South College banner arouses controversy

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Photo by Emma Sylvester for The Lafayette

The banner was promptly taken down after the Lafayette Activities Forum received complaints.

A cherished rivalry week tradition sparked controversy when a banner was hung on South College that read “Lehigh is like a penny: brown, 2 faced, worthless.”

Some students and faculty found the banner to be offensive, and it was accordingly removed by the college. Reactions to and interpretations of the banner, however, were mixed. 

Damoi Morgan ‘25, a South College resident advisor, felt that the usage of the word “brown” could be problematic.

“The first thing you see is brown and two derogatory terms,” Morgan said. “As a Black person, I can’t ignore it.”

Jefrey Alexander ‘23 said that, as a student of color, he feels that the hurt he felt mattered more than the supposedly innocent intentions of the banner maker.

“While we minority groups can understand your intent, it’s kind of funny how you can’t understand how we perceive the message,” Alexander said. “You are telling us that our feelings are invalid simply because you meant it in a different way and it’s like, that’s not how that works.”

Psychology professor Angela Bell filed a bias report about the banner through One Pard and used it as an example in her senior capstone about prejudice. As someone who studies prejudice and bias, Bell emphasized that the banner employs stereotypes, even if the creator did not intend for it to.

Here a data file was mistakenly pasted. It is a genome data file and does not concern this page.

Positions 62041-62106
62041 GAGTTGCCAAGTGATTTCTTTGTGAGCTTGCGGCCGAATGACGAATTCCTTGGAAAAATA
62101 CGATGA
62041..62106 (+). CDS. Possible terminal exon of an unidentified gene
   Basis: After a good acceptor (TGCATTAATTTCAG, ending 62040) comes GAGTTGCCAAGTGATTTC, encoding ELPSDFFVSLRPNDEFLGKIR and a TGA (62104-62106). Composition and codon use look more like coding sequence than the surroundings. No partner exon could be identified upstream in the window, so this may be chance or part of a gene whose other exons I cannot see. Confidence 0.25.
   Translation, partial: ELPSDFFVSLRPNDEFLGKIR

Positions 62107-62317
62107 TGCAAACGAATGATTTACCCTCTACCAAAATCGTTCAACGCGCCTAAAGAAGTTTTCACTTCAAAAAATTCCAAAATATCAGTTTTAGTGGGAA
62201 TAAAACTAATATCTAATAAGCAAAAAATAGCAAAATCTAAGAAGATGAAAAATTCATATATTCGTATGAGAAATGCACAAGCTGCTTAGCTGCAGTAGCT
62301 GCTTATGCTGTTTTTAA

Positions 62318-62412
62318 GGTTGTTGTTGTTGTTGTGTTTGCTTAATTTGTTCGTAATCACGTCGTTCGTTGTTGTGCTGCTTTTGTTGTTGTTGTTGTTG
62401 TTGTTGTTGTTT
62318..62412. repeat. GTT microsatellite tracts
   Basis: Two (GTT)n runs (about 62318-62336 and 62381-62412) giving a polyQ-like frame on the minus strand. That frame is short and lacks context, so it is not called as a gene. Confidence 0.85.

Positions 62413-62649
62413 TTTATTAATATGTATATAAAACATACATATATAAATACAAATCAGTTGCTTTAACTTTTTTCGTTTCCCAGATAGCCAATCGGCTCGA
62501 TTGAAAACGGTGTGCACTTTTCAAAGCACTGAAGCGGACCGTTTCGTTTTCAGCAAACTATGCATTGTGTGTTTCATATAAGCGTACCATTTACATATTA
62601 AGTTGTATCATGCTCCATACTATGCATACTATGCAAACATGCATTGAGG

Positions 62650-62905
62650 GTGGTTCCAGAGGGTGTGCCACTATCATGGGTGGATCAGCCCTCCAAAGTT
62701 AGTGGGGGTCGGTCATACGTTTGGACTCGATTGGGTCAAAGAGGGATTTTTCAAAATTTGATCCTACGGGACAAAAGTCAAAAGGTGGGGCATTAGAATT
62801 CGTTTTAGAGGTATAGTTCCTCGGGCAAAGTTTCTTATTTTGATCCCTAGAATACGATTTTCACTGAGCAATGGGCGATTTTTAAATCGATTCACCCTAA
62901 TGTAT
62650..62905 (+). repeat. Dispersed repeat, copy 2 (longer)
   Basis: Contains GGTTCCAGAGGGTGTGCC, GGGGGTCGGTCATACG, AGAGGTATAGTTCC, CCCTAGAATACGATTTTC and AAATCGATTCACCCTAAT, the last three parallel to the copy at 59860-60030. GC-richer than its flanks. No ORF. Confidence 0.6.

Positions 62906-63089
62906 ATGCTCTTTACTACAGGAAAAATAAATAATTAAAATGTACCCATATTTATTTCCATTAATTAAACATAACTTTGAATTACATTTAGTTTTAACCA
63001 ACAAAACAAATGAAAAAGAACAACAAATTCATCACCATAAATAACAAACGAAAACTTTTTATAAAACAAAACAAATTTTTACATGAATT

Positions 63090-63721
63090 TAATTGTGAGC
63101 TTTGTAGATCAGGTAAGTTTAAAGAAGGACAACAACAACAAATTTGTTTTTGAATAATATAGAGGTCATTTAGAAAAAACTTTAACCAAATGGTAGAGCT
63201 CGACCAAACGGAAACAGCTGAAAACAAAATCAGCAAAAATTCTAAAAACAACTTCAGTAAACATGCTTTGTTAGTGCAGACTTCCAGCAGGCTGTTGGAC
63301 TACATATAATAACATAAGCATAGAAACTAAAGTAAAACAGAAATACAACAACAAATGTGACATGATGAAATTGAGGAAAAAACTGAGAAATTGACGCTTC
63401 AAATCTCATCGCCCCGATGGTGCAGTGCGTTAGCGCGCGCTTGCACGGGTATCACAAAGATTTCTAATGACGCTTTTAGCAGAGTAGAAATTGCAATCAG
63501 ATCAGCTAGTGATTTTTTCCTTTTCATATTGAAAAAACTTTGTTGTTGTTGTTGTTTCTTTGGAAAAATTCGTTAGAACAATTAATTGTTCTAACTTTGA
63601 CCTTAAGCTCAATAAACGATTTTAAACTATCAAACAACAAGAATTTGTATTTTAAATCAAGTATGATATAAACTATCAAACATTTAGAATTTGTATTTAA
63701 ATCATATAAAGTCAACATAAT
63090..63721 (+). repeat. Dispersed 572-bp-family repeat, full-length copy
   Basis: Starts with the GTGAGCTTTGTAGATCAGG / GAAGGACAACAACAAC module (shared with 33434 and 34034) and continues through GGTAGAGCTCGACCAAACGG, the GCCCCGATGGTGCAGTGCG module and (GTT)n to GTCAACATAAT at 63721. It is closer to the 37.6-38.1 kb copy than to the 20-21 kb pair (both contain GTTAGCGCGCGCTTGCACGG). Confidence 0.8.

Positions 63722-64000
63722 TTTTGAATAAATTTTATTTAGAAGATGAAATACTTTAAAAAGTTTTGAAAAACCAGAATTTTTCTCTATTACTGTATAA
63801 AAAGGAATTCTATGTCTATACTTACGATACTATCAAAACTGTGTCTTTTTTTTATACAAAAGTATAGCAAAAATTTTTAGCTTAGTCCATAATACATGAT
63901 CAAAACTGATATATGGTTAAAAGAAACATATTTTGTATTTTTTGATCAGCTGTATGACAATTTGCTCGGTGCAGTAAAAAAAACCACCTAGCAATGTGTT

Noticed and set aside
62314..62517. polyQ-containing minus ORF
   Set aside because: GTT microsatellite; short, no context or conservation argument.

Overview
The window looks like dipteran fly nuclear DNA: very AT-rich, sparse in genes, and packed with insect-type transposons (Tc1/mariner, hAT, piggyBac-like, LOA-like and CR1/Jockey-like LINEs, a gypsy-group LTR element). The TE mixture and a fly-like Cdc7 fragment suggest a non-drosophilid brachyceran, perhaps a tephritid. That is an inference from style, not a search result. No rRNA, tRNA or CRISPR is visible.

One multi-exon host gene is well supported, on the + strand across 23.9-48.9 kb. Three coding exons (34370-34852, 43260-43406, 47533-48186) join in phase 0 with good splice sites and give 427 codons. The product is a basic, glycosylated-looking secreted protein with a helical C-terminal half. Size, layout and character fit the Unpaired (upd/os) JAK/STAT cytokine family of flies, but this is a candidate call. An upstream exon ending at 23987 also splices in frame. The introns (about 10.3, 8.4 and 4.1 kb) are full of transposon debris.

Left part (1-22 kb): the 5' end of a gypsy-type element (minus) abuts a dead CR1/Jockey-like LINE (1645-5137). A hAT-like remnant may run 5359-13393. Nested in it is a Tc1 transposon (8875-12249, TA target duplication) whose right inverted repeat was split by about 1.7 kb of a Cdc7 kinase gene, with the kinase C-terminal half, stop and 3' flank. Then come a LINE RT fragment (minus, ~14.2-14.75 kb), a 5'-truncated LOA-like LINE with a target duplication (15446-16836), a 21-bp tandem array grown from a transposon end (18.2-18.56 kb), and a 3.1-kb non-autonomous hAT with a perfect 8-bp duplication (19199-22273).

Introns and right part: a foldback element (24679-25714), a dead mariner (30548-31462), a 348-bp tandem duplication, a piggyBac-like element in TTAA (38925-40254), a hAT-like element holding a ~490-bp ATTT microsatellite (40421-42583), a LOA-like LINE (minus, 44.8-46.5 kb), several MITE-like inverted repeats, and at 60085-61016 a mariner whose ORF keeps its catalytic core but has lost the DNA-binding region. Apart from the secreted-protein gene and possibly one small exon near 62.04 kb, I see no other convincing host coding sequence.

“This is an example of a microaggression or a form of a blind spot that, even if you did not see it, I am telling you now, this is how it works … This is what the literature says is a stereotype … We are linking brown people or the color brown to something that is worthless,” Bell said.

Some students, however, felt that the banner’s content did not warrant such a strong reaction.

“I really feel like if the flyer was offensive, I promise you, me and the many multicultural organizations on campus would have addressed it,” Jada Peters ‘24, a NIA co-president, said. “And if it is a problem, how do they address it? Like who are you talking to? Like, did you reach out to any of the multicultural organizations to see how they feel about the issue? No, they never asked.”

One student of color who wished to remain anonymous due to possible backlash said that “you really have to be looking at things a certain way” to take a racist message away from the banner. She added that more tangible issues, such as the purportedly prohibitive cost of the Lafayette-Lehigh game, should have a larger spotlight on them than the banner.

“The issue I have is that there are actually Black and brown students being displaced in Easton due to gentrification, but that is not conversations that we are having on campus,” Peters said.

Shreya Raizada ‘25, a resident advisor at South College, wrote in an email that “the RA South staff did not have a hand in making the banner.” 

“[We] also wanted the banner to go down to avoid misinterpretation,” Raizada added. 

According to Melissa Dalrymple, the associate director of Student Involvement, the banner was taken down after it was reported to the Lafayette Activities Forum (LAF), the organization in charge of the banner-painting event. 

Dalrymple declined to comment on the content of the banner and declined to provide the list of students that made banners.

“Student Life will discuss ways to continue the banner-making tradition in the future while developing guardrails for the traditional process by which banners are developed and displayed on campus buildings,” Dean of Students Brian Samble wrote in an email.

Nathan Kornfeind ’23 contributed reporting.